We’re turning 60 this year! To help mark this momentous occasion, we’re revisiting some of the stories we’ve covered in Consumer’s six mighty decades in print.
We’ve come a long way since 1959. But our stock in trade hasn’t changed – whether it’s exposing dodgy dealers or giving you the lowdown on products that go the distance.
We cast our net wide in our first issue, from aspirin to the headache of Christmas tree lights. Our Post Bag page highlighted letters to our advisory service including this gem from a Christchurch member: “It seems rather unreasonable that men’s shirts are made to a standard sleeve length. My father and my husband both wear a size 4 shirt but my short husband rolls his sleeves up … while my tall father suffers from frozen wrists.”
The “sun tan in a bottle” cult hit New Zealand, but buyer beware! One product claimed the tan “fades slowly like a real suntan, will not wash off”. Unfortunately, it worked a little too well. There was no way to remove the stains short of removing the skin. Other products dyed skin in patches, leaving stains on the hands and fingernails. We couldn’t find reliable information about the active ingredients in these lotions so warned members to not hit the bottle until we could test.
Our members frequently asked us “what are the best brands of nylons to buy?” With no lab test yet developed that met our standards, we gave our top tips for the care of nylons. We advised hot cigarette ash, sharp toenails, tight suspendering, crossed ankles if shoes had buckles or shoe plates, stiffened petticoats, car exhausts and infrequent washing were all enemies of nylon.
We warned wearers that about 98% of imported spectacle frames were made of inflammable plastic (cellulose nitrate). Although it was unlikely the frames would catch fire while being worn, we advised against leaving them anywhere near an open fire.
A member wrote to us concerned about the elastic in the £1 bloomers she got as a gift. The elastic became non-elastic after the third wear. She also found the stitching very difficult to undo when she replaced the elastic. We recommended anything with an elastic waistband should only be washed in soap and dried at a low temperature.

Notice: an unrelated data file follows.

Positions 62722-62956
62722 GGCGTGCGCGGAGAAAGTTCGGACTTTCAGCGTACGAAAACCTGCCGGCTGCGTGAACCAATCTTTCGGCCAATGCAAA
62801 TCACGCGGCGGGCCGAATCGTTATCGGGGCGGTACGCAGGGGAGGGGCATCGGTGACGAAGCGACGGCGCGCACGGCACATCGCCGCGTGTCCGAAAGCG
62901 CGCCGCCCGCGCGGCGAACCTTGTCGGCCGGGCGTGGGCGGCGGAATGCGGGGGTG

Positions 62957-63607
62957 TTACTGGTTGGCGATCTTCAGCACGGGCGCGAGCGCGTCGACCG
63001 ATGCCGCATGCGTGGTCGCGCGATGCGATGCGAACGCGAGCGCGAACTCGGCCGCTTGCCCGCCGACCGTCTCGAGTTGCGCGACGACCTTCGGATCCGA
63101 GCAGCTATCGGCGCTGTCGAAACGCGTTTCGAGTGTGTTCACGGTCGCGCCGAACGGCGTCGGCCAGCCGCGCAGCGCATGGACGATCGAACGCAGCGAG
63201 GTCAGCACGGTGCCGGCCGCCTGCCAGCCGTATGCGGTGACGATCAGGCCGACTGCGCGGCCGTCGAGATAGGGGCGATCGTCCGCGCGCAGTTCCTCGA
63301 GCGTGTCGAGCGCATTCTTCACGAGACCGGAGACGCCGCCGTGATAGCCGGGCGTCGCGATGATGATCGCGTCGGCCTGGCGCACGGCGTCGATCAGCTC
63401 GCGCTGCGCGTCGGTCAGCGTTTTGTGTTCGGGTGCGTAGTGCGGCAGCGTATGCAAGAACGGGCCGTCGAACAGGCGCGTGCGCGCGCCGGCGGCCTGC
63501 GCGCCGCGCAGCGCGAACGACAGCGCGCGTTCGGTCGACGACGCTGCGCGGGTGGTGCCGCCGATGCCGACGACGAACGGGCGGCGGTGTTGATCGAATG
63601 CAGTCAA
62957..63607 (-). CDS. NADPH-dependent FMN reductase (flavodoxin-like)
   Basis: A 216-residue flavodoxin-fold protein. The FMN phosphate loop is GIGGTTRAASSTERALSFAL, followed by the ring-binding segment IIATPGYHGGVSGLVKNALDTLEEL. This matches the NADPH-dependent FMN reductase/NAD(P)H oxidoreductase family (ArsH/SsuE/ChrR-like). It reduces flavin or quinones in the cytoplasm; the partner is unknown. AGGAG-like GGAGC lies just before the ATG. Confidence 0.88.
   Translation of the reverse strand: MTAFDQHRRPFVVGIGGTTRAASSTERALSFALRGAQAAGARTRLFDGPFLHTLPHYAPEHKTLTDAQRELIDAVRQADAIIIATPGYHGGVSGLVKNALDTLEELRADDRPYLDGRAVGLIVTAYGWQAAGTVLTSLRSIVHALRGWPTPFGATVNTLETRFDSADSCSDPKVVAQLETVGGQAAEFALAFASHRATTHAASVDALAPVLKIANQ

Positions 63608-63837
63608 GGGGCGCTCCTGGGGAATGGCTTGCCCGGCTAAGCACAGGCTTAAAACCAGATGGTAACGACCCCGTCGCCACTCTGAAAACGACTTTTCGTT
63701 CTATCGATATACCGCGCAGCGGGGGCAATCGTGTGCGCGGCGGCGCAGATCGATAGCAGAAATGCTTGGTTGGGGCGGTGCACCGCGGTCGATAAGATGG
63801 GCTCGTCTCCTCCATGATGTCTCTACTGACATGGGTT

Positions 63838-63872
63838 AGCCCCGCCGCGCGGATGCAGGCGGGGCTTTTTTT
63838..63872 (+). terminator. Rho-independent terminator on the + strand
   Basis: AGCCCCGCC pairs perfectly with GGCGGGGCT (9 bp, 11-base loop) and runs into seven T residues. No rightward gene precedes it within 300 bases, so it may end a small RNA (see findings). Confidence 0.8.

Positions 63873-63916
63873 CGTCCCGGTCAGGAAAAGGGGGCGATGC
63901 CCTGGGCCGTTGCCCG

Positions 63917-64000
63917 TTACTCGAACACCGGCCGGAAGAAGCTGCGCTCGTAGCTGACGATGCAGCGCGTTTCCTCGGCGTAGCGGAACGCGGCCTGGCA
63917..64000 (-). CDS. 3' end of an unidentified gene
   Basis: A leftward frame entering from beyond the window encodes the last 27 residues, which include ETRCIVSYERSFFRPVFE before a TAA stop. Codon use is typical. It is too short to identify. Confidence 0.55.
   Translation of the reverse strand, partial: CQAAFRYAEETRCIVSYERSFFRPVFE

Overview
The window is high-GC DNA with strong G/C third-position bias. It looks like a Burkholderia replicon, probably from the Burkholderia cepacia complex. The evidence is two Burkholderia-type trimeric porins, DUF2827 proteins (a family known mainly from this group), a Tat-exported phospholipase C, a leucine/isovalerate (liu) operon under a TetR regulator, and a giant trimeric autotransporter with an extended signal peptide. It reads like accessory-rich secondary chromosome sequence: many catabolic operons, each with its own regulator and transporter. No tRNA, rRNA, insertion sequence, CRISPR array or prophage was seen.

We thought it smelt fishy when we heard about attempts to legalise artificial colouring of tinned kahawai and rename it as a more popular fish, such as trout or salmon. This is not a case where colouring would be “merely decorative”, we said. It would be downright misleading!
The results were shocking when we tested portable electric hairdryers – every model failed on electrical safety. Some had exposed live parts and many were extremely noisy. The popularity of hairdryers had boomed in the past two years and we thought a standard was urgently needed.
Members were disgruntled about the state of their “shark & tatties”. Some even wanted standards set to ensure their weekly takeaway met expectations. We said this was unlikely to happen and consumers needed to vote with their feet to show the local chippy they weren’t happy.
In 1967, manufacturers didn’t have to mark cosmetic containers with pesky details such as weight and volume. We investigated several containers of cosmetic cream, cutting them in half and finding many had a double wall. These cosmetics were dummy-packaged so consumers were misled into thinking there was more product than there really was.
A 17-year-old was sold $326 (that’s more than $3000 in today’s prices!) of linen by a door-to-door salesperson. She was persuaded to sign the order and taken to her savings bank to withdraw the deposit. We weren’t impressed with this type of pushy behaviour. We urged consumers to be extremely cautious when dealing with door-to-door sellers.
We’ve come across many products claiming weight loss without effort, but the “Magic Button” took the biscuit. Simply wrap an elastic belt arrangement around your midriff and press a small black woolly square to “see inches disappear instantly”. It also came with a book of exercises and the user was told to measure the abdomen after exercising “while keeping it taut”. Thankfully, there was a money-back guarantee if your unwanted inches hadn’t disappeared in 10 days.
Hearing aids were a pricey purchase, ranging from $50 to $200 (that’s $800 to $3300 in today’s prices). Our mystery shop found some retailers used pressure tactics and one used an audiometer in its hearing test that was practically useless – it was out by more than 40 decibels! We urged consumers to try several models before buying and not to forget the Social Security hearing aid subsidy ($26 – $428 in today's prices).